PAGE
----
2. Hide My Email is a paid feature that gives users the ability to cloak their email address. Apple will allow them to use “unique, random email addresses that forward to their personal inbox.” Email privacy is now as simple as allowing Apple to create disposable contact information the sender will find impossible to verify or track.
Consequently, performing email list operations that segment recipients by degree of interaction, location, or topic preferences will be severely limited. Senders who depend on that data for targeting, list cleaning, and profiling will lose a big chunk of their marketing edge.
Questions Digital Marketers Should Strive to Answer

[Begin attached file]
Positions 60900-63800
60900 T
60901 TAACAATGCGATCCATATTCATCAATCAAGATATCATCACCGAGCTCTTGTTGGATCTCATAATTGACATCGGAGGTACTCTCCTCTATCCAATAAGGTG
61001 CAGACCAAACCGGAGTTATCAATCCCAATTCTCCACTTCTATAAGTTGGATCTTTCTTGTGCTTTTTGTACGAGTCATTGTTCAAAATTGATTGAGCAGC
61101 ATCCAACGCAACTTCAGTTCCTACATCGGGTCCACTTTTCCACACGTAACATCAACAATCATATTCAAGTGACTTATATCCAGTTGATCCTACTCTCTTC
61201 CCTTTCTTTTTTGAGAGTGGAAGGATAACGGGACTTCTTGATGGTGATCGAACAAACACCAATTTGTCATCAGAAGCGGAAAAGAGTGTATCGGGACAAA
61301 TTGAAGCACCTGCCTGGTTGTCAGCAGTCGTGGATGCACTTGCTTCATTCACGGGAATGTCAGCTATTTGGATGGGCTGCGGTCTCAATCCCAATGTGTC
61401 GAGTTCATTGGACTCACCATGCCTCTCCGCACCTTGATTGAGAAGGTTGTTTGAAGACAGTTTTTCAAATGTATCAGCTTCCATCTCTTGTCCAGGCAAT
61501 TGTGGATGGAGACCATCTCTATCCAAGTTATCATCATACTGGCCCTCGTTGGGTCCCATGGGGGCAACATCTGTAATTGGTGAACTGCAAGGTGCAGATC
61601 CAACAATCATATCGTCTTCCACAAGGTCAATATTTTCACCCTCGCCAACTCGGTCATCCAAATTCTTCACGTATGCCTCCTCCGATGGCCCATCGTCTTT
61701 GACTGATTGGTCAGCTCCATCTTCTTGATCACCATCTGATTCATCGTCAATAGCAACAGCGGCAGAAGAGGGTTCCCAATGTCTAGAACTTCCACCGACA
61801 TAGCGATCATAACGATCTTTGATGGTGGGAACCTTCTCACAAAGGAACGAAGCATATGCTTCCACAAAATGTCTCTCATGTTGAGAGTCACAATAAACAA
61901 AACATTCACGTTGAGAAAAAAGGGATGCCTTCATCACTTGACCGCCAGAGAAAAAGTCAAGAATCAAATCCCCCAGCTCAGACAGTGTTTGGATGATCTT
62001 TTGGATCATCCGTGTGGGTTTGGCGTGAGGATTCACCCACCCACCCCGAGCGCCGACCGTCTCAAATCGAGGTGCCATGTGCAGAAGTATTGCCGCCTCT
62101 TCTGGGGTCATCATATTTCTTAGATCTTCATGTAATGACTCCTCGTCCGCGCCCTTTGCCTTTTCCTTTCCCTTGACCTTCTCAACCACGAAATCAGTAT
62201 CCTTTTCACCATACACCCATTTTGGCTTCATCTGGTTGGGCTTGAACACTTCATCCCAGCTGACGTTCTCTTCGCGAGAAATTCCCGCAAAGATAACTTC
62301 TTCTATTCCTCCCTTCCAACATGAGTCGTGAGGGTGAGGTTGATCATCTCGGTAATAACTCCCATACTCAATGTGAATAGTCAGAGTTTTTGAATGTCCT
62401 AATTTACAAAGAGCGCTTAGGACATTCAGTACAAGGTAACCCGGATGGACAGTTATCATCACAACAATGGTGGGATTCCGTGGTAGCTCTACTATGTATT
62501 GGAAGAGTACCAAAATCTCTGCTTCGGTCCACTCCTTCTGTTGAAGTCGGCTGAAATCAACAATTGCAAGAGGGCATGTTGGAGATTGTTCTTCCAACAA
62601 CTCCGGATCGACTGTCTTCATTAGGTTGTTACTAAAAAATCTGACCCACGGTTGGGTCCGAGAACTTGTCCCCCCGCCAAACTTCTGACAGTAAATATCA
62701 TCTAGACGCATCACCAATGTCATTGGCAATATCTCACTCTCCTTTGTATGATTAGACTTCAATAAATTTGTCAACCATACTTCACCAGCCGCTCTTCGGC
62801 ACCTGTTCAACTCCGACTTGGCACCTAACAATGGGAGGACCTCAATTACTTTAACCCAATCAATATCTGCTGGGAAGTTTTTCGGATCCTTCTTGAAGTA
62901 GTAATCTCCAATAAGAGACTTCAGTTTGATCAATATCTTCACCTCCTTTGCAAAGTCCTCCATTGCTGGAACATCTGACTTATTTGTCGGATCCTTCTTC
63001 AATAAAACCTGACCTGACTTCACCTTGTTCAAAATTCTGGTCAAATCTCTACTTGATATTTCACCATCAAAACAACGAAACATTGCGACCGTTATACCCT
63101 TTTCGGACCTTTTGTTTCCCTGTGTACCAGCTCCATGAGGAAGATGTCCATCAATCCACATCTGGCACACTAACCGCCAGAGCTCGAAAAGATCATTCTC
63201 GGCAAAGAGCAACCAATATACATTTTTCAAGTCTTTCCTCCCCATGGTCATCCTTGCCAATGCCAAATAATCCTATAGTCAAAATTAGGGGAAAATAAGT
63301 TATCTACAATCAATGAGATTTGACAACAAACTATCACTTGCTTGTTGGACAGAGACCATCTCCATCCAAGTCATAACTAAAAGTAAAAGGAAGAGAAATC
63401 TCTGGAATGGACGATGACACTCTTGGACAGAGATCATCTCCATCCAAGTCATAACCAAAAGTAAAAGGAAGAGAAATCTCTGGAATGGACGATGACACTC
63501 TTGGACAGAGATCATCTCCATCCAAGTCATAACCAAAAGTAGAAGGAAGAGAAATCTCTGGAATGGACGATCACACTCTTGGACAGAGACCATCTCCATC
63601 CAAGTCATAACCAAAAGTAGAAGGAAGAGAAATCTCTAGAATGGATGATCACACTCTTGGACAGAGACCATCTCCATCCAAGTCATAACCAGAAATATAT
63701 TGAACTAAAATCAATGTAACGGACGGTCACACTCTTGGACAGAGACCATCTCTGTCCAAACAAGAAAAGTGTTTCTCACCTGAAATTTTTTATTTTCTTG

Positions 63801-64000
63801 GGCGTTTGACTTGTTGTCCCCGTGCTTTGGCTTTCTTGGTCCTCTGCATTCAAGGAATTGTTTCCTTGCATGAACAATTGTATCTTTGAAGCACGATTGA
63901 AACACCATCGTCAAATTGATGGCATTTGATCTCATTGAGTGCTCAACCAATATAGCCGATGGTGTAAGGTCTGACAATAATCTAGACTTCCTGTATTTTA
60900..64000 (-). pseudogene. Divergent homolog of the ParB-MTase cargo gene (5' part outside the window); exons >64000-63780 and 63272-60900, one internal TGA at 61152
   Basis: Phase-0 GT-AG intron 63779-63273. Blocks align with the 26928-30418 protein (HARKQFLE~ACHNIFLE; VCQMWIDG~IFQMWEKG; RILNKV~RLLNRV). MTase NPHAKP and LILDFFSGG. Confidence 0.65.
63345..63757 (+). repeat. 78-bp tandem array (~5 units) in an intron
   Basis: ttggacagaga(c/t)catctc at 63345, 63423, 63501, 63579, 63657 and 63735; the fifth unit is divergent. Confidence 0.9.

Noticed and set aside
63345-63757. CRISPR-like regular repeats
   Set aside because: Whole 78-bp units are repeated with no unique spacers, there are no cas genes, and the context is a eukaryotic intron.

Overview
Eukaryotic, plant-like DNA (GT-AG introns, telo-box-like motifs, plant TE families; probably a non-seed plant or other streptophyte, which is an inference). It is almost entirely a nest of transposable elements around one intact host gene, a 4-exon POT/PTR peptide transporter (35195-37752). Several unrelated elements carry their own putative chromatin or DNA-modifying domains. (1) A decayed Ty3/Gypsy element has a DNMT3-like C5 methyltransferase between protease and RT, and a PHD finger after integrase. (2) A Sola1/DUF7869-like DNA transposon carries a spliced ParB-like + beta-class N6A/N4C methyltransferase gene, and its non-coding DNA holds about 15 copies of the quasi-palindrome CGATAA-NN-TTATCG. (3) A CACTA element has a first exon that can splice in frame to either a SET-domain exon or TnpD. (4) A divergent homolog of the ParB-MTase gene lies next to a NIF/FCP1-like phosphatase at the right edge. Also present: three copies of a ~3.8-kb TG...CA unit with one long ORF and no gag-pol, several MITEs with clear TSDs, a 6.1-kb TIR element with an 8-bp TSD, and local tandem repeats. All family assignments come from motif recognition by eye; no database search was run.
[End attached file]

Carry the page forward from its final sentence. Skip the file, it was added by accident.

Apple’s decision won’t remove email marketing from the digital toolbox, but it definitely poses questions every digital marketer needs to consider.
Question 1: Have Google and / or Microsoft indicated an intention to follow Apple’s lead?
If Google and Microsoft follow Apple’s lead, the impact would be almost twice as great. Litmus Email Analytics tracked over one billion emails to collect data for their August 2021 Email Client Market Share report. That data revealed that 95 percent of all email is read via a platform provided by Apple (48%), Google (36%), or Microsoft (7%).
Question 2: If an email marketer can’t rely on open rate data to determine which emails are opened by the intended recipient, what other tactics are there for A/B testing?